• Increased Throughput and Fewer Errors: After introducing automation, your warehouse can handle a higher volume of returns, cut down on processing times, and reduce backlog. Machines can perform repetitive tasks associated with inventory management, material handling, receiving, fulfillment, and more accurately, leading to quicker and more effective processing. 
  • Better Visibility and Tracking: Warehouse management systems (WMS) provide immense value for managing operations involving returns, but they do have limitations around visibility and tracking. Integrating automation systems with your WMS can give you better visibility into the status of returns, helping you answer questions like, “Have they arrived at the warehouse? Have they been inspected? Were they restocked or disposed of?”
  • Minimized Waste: Improved accuracy in retrieving, inspecting, sorting, and disposal can help reduce product damage and waste. Automation can efficiently determine what items must be recycled or resorted, enabling proper disposal and material reuse standards. 

Source: Gartner Research

Warehouse Automation Solutions - AI Scanning & Receiving

One of the easiest ways to integrate automation solutions without overhauling entire processes is through AI scanning OCR technology for receiving and product verification. PackageX OCR technology is built with warehouse operations in mind. Users can choose to implement a full solution for receiving-to-disposal workflows or utilize our flexible APIs to complement or fill in data gaps with their existing technology stack (WMS, IMS, ERP, etc.). Here’s how warehouse operations can be enhanced with AI scanning automation: 

  • Automating data entry during receiving: Rather than manual efforts or traditional barcode scanning hardware, AI-powered OCR scanning can take high-resolution images of labels, Bill of Ladings, manifests, and more at the warehouse, capturing crucial information in seconds, including serial numbers, batch codes, expiration dates, QR codes, damage codes, and more. The captured images are fed into an AI engine trained on millions of labels and other packaging datasets, including handwritten data, low-light images, and more. The AI uses its preexisting knowledge to “clean” and sort data and automatically populates relevant systems (WMS, IMS) with the data in real time.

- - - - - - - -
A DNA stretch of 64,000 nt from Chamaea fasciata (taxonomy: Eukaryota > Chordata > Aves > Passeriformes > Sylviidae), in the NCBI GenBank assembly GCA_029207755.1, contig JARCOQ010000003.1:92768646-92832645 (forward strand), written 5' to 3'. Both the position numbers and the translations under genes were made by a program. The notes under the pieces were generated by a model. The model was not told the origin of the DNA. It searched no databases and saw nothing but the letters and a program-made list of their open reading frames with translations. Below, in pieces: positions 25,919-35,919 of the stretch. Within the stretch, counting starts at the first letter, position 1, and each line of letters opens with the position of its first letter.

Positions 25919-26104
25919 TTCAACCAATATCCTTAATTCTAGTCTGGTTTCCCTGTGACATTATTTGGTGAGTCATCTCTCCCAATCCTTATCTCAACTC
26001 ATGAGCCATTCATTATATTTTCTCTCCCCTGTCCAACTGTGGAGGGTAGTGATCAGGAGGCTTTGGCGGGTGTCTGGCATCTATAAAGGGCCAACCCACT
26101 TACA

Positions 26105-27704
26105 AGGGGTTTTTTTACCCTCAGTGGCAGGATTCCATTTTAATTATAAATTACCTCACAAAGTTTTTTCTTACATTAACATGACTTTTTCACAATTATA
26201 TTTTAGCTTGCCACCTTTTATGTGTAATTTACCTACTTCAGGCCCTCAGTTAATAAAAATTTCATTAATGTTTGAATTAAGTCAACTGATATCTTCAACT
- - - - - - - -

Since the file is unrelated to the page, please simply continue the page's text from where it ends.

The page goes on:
• Product verification and grading with AI-powered image recognition: Manual inspection is often slow and disconnected from the warehouse’s existing tech stack and sorting processes. In the same way AI can be trained on label scanning, it can be trained to analyze returns on a conveyor belt for defects, missing components, wear-and-tear, and more. Automation can then be added to direct the item to the right process: restocking, repair, or recycling. 

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Returns Automation at the Warehouse 

Manual warehouse processes turn inevitable retail returns into a cost center; labor costs driven by manual warehouse processes are inefficient and expensive. Warehouse automation is a powerful solution for repetitive tasks, including steps involved in receiving and inspecting, because it improves accuracy, enhances visibility, and minimizes waste. AI scanning is a great way to introduce automation to warehouse processes without overhauling entire systems.